Now to expand upon the really hairy database porting process. I don’t recommend you do this unless you are incredibly patient, have a block of time to dedicate without distraction, and are unafraid of a mySQL database admin panel or two. Get someone else to do it for you.

Note: My old host had the database admin URL as part of my domain instead of a separate server. While I usually prefer splitting off the database from the blog installation, I decided to stay with the same sort of set up. Part of the reason is that some hosts don’t actually allow you to configure the new installation unless you’ve already changed the nameservers. That means your site will be down until you’re done, and visitors may see partial content while you’re working on the upgrade. There are ways around this, but my time was limited and I didn’t want to monkey around too much.

  1. Open up the old hosting’s database admin panel.
  2. Open up the new host’s database admin panel.
  3. For each table in the new database:
    1. Empty the database.
    2. Open the .sql backup from the old installation.
    3. Copy only the “Insert” records over to the new database’s panel and perform a SQL operation.
    4. A few things to consider:
      1. Check to make sure the correct number of records were imported.
      2. Your old installation may have had a custom prefix in the name of a table. For example, I had “wp_tb_” in front of each table, but the new installation only had “wp_”. So using a text editor, I did a mass replace of that string.
      3. Make absolutely sure you don’t copy the “create table” portion from the backup .sql files. Unless you are not changing WordPress versions, you do not want to obliterate the new tables.
      4. Some of WordPress 2.2’s database tables have a different structure than 1.5.2. This meant I had to spend time manually changing each INSERT record before applying it on the new installation. A text editor with “search and replace” functionality helps an awful lot. If I didn’t have that, it might have taken me half a day just to make the INSERT record changes – and that for a blog with only about 160 posts.
      5. Some tables in WP 1.5.2 don’t exist in WP 2.2.
      6. Some content, such as WordPress “pages” may not import into the database when applying the INSERT records. I had to manually rebuild my “pages”. Only the “posts” (aka permalinks) imported properly.
    5. Proceed with caution at each step. Better safe than sorry.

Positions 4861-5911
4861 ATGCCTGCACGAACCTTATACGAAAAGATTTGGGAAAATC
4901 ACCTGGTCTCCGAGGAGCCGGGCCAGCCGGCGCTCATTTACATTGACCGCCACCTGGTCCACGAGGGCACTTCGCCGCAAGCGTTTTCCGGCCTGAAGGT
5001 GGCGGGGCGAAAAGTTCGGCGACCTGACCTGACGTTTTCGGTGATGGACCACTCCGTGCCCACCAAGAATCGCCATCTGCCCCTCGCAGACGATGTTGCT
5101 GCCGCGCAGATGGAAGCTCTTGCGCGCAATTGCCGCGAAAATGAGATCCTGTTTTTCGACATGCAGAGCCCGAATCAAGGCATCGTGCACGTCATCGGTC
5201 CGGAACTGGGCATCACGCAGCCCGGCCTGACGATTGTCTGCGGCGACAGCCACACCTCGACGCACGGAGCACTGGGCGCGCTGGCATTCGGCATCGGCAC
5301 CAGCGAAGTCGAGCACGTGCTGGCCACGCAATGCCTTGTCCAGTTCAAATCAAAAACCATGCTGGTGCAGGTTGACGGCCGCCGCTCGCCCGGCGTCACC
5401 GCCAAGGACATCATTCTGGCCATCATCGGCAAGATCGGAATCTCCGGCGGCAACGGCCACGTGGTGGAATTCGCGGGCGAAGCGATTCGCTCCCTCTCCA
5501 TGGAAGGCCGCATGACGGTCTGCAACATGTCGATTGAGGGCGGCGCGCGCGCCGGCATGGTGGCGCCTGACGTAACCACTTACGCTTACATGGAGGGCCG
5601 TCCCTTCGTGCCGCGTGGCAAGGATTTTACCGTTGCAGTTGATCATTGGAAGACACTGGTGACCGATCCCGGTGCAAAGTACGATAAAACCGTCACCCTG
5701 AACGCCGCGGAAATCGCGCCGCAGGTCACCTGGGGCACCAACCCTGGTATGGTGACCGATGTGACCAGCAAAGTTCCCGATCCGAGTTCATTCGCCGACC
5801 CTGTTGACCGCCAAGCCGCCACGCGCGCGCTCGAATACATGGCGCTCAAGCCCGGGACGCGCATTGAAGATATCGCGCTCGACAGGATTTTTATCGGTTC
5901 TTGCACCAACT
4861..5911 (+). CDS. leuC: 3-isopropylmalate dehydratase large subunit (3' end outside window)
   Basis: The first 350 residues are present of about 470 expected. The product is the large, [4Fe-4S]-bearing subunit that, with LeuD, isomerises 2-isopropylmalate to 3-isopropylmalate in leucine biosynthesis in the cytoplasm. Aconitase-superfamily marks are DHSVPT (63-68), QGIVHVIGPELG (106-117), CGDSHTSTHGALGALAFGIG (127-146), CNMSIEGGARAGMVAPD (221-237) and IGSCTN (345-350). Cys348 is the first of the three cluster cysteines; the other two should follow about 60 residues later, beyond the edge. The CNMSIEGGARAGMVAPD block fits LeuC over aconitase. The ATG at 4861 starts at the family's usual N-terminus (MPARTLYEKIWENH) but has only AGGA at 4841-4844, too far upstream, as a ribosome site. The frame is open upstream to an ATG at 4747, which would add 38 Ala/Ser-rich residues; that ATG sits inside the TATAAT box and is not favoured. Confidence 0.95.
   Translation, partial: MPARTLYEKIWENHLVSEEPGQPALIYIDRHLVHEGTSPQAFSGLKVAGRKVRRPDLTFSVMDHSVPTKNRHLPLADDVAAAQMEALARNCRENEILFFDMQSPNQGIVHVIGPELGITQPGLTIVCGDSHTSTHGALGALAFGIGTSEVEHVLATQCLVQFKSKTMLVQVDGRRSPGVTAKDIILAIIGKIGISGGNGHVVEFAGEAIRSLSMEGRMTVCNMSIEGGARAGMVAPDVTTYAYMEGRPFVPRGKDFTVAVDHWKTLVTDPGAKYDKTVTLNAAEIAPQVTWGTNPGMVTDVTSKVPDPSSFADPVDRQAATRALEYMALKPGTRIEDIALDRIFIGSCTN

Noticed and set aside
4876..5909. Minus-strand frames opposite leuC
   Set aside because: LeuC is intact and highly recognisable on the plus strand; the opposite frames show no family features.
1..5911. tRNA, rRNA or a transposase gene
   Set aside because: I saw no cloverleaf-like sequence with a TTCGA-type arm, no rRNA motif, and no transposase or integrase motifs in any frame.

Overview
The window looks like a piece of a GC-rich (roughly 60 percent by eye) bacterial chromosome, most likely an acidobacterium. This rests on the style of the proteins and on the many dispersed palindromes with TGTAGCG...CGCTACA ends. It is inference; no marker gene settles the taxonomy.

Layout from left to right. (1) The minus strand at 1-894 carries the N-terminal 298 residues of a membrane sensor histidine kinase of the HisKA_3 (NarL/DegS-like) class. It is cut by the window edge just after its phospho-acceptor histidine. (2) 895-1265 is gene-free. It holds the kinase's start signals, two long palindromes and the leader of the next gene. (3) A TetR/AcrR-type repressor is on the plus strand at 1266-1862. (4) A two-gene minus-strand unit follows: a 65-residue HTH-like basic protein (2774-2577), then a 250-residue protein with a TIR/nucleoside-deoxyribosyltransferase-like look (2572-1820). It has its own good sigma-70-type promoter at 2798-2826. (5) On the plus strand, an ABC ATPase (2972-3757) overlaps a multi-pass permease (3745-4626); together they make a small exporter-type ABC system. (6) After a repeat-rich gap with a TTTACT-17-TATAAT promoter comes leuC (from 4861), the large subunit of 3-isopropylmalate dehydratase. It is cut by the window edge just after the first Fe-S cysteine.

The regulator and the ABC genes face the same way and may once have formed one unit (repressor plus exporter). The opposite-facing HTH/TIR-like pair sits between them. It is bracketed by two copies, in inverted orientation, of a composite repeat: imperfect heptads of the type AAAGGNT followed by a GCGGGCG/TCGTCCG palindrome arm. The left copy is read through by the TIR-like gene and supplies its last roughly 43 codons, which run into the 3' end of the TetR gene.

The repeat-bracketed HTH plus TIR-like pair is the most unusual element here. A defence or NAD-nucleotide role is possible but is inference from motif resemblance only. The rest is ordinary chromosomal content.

4. Double check, or for the obsessive compulsives like me, triple-check the number of rows.
  5. If you are changing the your WordPress permalink structure, use Dean Lee’s permalink migration plugin. (Thanks to ifranky for that tip.) That’s left as an exercise to you. I won’t get into to the process at this time.

Did I miss anything? Looking at this entire process, it is intimidating and not recommended for everyone. If you have any questions or alternate steps, please feel free to comment.

7 thoughts on “Moving and Upgrading Your WordPress Weblog: A 20-Point Checklist

  1. Okay, I found it. Right up at the very top of the SpamKarma page in WordPress, where it seems I missed it, there’s a checkbox to manually or automatically purge spams older than 30 days.

  2. Maybe I just missed it. Unfortunately, it was past 2 am by then and i wasn’t thinking straight. I lost some valid comments as a result of a manual cull. Bad, bad, bad. So point 21: be awake when you port the database.

  3. in the comments table? were they tagged or something? doesnt SpamKarma give you an option to purge the spam db?

  4. (1) Yeah, it probably was SK. I had over a thousand spam comments stored. maybe it was 2000. I didn’t count. I have UTW present but not installed.

    (2) won’t say online. they closed their Canadian office (they’re American) and outsourced help to India, but I can’t always get through, especially on weekends. I can’t even send them email because my brother is their client. He has to send trouble tickets for me. I fall into their spam filter, despite the fact that I was sending email from the domain I have registered with them. I couldn’t even pay to have more bandwidth and disk space. Every time I got slammed with spam, the tiny database quota was exceeded and the I couldn’t access the database for certain functionality. So the site displays in a mess.

  5. 1) It’s probably SpamKarma that does it (no problems with Akismet) – did you try optimzing the db first? there’s also the chance that you were using the ultimate tag warrior plugin, which adds a lot of extra cruft to the db, which can be removed using the new UTW plugin and running its repair option.

    229MB is a LOT of stuff – SL has over 1300posts and 10k+ comments and it’s around 10mb.

    2) who was your old host ?